Letter of Peter Overview

From Peter Kreeft’s You Can Understand the Bible:

Peter’s two letters are full of sound advice and exhortations for daily Christian living. Peter’s letters, like James’, are practical.

Peter had taken the centre of Church authority to the centre of the world, Rome. He spent the last decade of his life there.

1st Peter – Stand Fast in Persecution

How to deal with suffering and persecution. As anyone knows who has seriously attempted it, living the whole gospel in a fallen world can be harder than dying for it. Yet Peter does not blame the state as an institution for its mistreatment of Christians.

Peter tells his flock 4 essential practical truths about Christian suffering:

[1] We should not be surprised at it (4:12).

[2] Because of our real incorporation into His Body, suffering can become joy (4:13).

[3] There is an eschatological dimension to understand suffering (5:10). (Eschatological = a belief concerning the end of the world). Suffering does not weaken us but strengthens us in the long run.

[4] In order to transform suffering into joy by its incorporation into Christ, our sufferings must be for good, not for evil.

 

The charter of Christian apologetics: “Always be prepared to make a defines to anyone who calls you to account for the hope that is in you.” (3:15).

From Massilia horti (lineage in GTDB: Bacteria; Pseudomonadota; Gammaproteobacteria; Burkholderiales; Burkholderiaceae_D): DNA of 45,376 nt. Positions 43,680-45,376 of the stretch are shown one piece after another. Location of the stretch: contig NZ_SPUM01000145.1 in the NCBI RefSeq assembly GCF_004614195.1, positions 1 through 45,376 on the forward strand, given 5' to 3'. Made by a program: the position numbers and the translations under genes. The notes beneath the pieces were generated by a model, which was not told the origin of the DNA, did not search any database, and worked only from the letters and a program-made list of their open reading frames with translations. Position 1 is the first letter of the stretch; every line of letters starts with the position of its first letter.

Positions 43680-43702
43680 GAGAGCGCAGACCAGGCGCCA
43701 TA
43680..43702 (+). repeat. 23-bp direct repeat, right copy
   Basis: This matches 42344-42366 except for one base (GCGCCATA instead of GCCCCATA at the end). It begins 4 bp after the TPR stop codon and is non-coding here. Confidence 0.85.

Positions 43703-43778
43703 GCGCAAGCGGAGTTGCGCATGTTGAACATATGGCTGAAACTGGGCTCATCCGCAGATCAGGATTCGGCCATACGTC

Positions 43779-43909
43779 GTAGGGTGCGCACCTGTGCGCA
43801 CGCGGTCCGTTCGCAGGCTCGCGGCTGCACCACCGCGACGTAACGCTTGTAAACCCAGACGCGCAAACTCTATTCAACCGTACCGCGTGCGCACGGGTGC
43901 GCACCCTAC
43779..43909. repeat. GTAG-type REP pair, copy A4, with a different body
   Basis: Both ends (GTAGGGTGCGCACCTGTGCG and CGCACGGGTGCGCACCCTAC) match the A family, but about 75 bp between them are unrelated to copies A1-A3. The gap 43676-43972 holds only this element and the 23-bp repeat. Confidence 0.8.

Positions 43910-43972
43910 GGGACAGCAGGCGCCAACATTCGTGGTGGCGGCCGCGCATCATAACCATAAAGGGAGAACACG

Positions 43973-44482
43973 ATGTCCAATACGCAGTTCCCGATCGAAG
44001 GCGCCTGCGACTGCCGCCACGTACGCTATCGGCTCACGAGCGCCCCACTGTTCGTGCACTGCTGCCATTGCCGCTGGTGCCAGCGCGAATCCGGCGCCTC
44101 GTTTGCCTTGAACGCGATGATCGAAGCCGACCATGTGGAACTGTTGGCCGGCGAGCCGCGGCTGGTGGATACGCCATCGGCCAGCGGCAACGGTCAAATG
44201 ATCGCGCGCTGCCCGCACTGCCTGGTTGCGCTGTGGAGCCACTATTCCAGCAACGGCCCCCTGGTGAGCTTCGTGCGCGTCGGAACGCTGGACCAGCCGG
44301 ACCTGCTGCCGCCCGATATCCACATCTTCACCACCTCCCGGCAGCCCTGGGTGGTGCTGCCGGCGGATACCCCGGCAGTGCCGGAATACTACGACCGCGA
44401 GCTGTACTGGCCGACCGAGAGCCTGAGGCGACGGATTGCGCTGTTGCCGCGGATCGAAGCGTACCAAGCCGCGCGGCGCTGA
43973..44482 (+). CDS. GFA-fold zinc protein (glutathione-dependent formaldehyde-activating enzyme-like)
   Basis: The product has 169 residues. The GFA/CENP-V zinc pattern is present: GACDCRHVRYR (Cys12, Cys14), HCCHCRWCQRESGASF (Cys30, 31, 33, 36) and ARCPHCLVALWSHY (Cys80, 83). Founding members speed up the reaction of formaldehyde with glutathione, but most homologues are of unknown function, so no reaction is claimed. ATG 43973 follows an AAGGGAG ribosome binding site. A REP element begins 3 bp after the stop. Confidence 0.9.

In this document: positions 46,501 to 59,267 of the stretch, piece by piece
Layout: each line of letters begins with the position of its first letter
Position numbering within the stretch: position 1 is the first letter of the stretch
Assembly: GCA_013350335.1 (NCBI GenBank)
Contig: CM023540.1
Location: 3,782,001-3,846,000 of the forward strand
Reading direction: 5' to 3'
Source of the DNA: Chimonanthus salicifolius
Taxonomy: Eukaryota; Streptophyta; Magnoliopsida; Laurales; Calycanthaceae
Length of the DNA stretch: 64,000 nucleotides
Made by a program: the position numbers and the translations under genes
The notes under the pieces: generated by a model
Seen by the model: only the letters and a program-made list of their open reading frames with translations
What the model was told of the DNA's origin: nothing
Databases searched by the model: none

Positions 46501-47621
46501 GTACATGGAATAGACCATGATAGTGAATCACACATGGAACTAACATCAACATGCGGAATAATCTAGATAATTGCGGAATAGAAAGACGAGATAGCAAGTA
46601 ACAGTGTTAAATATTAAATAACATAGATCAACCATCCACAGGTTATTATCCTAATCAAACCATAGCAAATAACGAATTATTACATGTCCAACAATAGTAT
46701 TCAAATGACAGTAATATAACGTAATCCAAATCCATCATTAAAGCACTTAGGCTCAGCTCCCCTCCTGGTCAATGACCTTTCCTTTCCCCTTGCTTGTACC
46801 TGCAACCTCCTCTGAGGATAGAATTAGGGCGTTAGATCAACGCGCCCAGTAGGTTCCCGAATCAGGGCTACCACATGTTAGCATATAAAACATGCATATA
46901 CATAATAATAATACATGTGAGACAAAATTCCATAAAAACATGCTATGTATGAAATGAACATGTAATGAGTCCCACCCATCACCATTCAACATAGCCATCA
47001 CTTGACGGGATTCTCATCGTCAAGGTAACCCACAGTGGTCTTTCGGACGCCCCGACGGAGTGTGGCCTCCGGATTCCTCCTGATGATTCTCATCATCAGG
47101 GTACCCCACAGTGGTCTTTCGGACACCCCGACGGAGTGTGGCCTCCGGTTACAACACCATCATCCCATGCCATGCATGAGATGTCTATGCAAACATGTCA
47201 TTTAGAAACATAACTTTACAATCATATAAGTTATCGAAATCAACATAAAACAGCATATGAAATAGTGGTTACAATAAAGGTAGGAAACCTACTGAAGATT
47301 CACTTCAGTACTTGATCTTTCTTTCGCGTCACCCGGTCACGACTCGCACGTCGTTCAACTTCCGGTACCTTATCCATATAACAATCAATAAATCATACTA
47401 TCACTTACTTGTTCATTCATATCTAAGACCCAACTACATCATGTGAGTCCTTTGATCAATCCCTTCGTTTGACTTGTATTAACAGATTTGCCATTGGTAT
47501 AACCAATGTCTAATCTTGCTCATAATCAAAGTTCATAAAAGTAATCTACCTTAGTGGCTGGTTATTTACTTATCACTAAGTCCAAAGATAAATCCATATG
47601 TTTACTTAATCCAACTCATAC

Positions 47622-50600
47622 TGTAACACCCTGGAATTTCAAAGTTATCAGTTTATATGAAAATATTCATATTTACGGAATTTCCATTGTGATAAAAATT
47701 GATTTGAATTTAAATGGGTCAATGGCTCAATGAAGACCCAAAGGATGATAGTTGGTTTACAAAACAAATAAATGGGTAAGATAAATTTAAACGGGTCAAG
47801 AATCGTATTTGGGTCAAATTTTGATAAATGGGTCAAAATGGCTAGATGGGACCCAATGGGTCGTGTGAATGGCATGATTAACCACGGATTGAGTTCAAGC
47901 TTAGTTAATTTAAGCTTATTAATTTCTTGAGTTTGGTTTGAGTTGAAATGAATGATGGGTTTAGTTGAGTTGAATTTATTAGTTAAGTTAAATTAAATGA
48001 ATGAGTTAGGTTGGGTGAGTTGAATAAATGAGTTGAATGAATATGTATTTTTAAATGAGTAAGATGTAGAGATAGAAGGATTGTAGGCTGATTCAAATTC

“Be sober, be watchful. Your opponent the devil prowls around like a roaring lion, seeking someone to devour. Resist him, firm in your faith.” (5:8-9).

 

2nd Peter – Stand Fast against Heresy and Sin

This letter was written just before Peter’s anticipated death by martyrdom (1:14-15), between AD 62 – 66, from Rome. This short letter is Peter’s “reminder” (1:12) of the familiar, essential gospel truth and of its solid foundation in two public facts.

The two facts are [1] the disciples’ and Peter’s own eyewitness experience of Jesus (1:16-18) and [2] the written prophecies of Scripture that Jesus fulfilled (1:19-21).

Peter’s first letter dealt with external dangers to the Church: persecution and sufferings. His second letter deals with internal dangers: heresies and sin.

Peter points out the connection between false doctrine and false practice. The saints are always orthodox.

The best antidote for Christians against heresies is the positive one: understanding the truth; and Peter as the Rock reminds us of this truth.

 

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